There is a scene about half way through Nikolaj Arcel’s slightly overlong and slightly overpraised historical romance about the love triangle between Danish king Christian VII (Mikkel Boe Følsgaard), his English queen Caroline Mathilde (Alicia Vikander), and their German doctor Johann Friedrich Stuensee(Mads Mikkelsen), where the doctor tells Christian he could be a great king.
If we view that speech as sincere (which I believe the film’s technically-a-downer-but-morally-a-vindication ending invites us to do), we must conclude that the doctor and his regal mistress are doubly put upon by circumstances. They would be the decent folks that their Enlightenment rhetoric tells them (and us) they are–he a simple but sincere doctor who believes in progress, she a faithful wife in an arranged marriage for the good of all Europe–if only they were not placed in a situation where the ideals forming that rhetoric were impossible to live out.
Her problem is that she thinks Christian really is mad; his is that Christians in Denmark and on the king’s court are hypocrites and mad for power. At this point the film is set up for a standard historical conflict between religious bigots and men of reason. The odd thing about this one, though, is that until the final five minute coda, the film complicates that conflict by showing these forces not as opposites but rather as mirrors of one another.
It’s not just the matter of the adultery, although that is bad enough. In most of his tenure as the king’s adviser, Struensee evidences all the faults he deplores in his opposition: he pressures Christian to sign an edict allowing him to pass laws without the consent of the king, abrogating his role as adviser for a more subtle coup d’etat; he distracts the king by finding him a negro boy to be his plaything despite his professed abhorrence at the medieval system of serfdom and peasant ownership; he manipulates the king into sleeping with his estranged wife so that her as-yet-undetected pregnancy will not be evidence of her affair. The latter is done despite the insinuation that intercourse could be harmful to the wife and fetus. (Is the implication that the king may have some sort of sexually transmitted disease? Even if it is not, the potentiality exists, as a doctor would surely know.)
The difference between a protagonist who is internally conflicted and one who is externally thwarted is one which separates the good film that was from the great film that might have been. Struensee should be a tragic figure shocked and pained by his own compromises–a more sympathetic Michael Corleone if you will.
The film wants to have it both ways, however, with Struensee and Caroline enlightened politically however selfish they are romantically. In fact, their mutual distaste for the religious zealotry and political excesses of the age is what is supposed to unite them. In this, too, the epilogue works against itself. Caroline makes a rational appeal to her son, whom we are told was able to enact the reforms she and Struensee both wanted. Was the reason he was able to succeed simply time? Perhaps, though it does say the heir had help from his father at defeating the court. Perhaps the son was not encumbered by the xenophobia, or perhaps he did not have to balance the concerns of ruling with those of hiding the secrets of the bedroom. Whatever the reason, the father-son alliance ends up belying the film’s central premise that good intentions justify cutting moral corners when the desired outcomes cannot be achieved any other way. It turns out there usually is another way.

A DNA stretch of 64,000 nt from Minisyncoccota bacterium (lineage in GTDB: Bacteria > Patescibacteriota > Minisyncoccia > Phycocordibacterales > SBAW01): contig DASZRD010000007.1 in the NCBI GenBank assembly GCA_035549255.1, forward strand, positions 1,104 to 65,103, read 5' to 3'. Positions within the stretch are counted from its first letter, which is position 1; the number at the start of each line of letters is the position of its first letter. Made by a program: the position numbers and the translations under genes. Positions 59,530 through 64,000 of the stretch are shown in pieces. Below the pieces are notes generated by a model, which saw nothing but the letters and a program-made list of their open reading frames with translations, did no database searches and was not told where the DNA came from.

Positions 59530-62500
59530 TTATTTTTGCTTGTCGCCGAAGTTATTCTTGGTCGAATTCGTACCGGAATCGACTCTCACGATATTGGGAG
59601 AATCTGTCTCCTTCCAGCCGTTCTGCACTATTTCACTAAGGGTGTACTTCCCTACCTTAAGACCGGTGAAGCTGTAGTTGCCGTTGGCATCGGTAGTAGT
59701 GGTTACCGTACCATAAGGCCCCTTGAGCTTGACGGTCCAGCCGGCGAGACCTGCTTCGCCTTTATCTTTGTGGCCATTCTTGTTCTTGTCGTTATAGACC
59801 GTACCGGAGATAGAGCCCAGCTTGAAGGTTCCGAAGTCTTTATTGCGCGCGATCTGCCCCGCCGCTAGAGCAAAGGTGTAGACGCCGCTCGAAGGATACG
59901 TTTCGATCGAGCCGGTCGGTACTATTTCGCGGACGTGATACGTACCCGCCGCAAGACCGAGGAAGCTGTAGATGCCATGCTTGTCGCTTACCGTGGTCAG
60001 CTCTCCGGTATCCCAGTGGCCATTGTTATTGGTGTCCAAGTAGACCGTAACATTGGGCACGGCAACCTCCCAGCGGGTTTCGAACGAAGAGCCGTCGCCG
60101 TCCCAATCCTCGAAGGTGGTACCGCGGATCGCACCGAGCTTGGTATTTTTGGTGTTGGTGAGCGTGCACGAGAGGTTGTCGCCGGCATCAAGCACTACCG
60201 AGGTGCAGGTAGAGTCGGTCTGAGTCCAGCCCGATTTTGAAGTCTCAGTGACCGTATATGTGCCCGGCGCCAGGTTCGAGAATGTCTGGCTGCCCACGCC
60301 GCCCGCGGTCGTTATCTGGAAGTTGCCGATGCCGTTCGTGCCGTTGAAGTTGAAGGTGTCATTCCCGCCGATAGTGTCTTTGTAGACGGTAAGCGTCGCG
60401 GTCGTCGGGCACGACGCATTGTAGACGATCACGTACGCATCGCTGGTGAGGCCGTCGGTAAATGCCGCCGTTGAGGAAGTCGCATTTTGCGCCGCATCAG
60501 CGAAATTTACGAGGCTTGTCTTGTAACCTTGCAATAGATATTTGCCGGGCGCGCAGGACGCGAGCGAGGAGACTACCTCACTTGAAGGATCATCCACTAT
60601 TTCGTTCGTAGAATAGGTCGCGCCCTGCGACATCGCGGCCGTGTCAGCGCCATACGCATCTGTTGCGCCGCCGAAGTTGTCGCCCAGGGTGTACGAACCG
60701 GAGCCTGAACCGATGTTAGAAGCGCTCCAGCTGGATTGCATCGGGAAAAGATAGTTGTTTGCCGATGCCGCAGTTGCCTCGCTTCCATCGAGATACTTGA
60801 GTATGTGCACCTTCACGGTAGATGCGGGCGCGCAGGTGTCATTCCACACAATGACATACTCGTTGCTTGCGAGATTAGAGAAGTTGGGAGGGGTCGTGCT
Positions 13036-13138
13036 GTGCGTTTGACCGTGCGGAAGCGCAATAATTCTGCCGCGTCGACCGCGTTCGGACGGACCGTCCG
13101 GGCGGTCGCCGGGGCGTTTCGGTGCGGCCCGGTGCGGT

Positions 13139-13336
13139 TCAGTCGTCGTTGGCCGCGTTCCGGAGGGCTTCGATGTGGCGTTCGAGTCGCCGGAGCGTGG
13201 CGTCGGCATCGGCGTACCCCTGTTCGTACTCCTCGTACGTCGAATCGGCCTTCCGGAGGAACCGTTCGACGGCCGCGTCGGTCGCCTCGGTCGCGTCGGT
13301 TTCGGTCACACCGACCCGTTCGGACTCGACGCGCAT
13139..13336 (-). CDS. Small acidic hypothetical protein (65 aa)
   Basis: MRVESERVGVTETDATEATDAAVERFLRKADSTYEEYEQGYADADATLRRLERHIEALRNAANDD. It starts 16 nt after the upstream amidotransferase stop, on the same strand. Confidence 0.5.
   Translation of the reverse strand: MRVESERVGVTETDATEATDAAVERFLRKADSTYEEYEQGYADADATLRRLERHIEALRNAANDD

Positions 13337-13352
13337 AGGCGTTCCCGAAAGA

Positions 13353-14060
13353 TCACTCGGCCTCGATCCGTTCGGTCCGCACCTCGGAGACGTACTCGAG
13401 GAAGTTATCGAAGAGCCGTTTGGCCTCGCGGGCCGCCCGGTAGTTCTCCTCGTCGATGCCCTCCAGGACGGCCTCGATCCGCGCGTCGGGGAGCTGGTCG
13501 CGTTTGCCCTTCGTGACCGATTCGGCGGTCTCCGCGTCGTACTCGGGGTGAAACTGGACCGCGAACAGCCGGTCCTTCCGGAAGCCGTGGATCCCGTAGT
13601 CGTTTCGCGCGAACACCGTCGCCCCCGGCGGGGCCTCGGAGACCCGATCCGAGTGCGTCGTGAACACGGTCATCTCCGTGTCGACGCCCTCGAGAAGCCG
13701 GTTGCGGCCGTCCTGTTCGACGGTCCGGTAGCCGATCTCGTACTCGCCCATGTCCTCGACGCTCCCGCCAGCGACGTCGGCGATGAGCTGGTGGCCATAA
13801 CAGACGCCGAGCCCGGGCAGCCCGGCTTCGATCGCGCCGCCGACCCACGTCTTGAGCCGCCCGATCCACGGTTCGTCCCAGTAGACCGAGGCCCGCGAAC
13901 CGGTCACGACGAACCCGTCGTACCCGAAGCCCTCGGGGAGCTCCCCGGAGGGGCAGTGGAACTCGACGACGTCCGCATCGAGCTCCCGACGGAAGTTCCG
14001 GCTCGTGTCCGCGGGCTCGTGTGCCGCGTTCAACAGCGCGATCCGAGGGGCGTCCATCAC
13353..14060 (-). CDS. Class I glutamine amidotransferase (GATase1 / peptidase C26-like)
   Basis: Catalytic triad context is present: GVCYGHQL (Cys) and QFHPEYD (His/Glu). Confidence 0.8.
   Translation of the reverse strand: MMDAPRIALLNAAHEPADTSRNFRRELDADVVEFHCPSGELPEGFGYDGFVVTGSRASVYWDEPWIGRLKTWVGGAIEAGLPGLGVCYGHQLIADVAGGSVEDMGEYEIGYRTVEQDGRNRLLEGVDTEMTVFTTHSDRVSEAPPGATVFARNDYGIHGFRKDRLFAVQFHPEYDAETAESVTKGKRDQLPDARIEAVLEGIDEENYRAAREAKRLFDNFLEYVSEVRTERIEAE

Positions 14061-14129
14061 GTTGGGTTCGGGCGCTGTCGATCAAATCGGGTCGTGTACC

For all that, the film is still successful. The visuals are achingly beautiful, and the acting is superb. Nor is A Royal Affair simply a triumph of style over substance. There is a bracing quality to its moral vision, however compromised by its oversimplifications. The themes of surrendering to a self-torturing, illicit passion is rote, but the theme of struggling with a temptation to seize power for the greater good…well, okay, it’s pretty rote, too. But the second theme is drawn to perfection here, allowing A Royal Affair to act as a foil for such films as A Man for All Seasons, Agora, The Godfather, V for Vendetta, Dave, Conspiracy, and Gandhi. Those films are of varying quality, of course, but each in its way is about how temptations that threaten to dethrone our better angels are either withstood or countenanced. When the temptation is withstood and some larger goal is achieved even at the cost of personal sacrifice, we have an inspirational tale. When the temptation is the means through which that higher ideals are thwarted we have a cautionary one.
A Royal Affair is a really stellar example of the latter. I’m just not sure it knows it. In trying to convince us that it is, or could be, the former, it appears to convince only itself.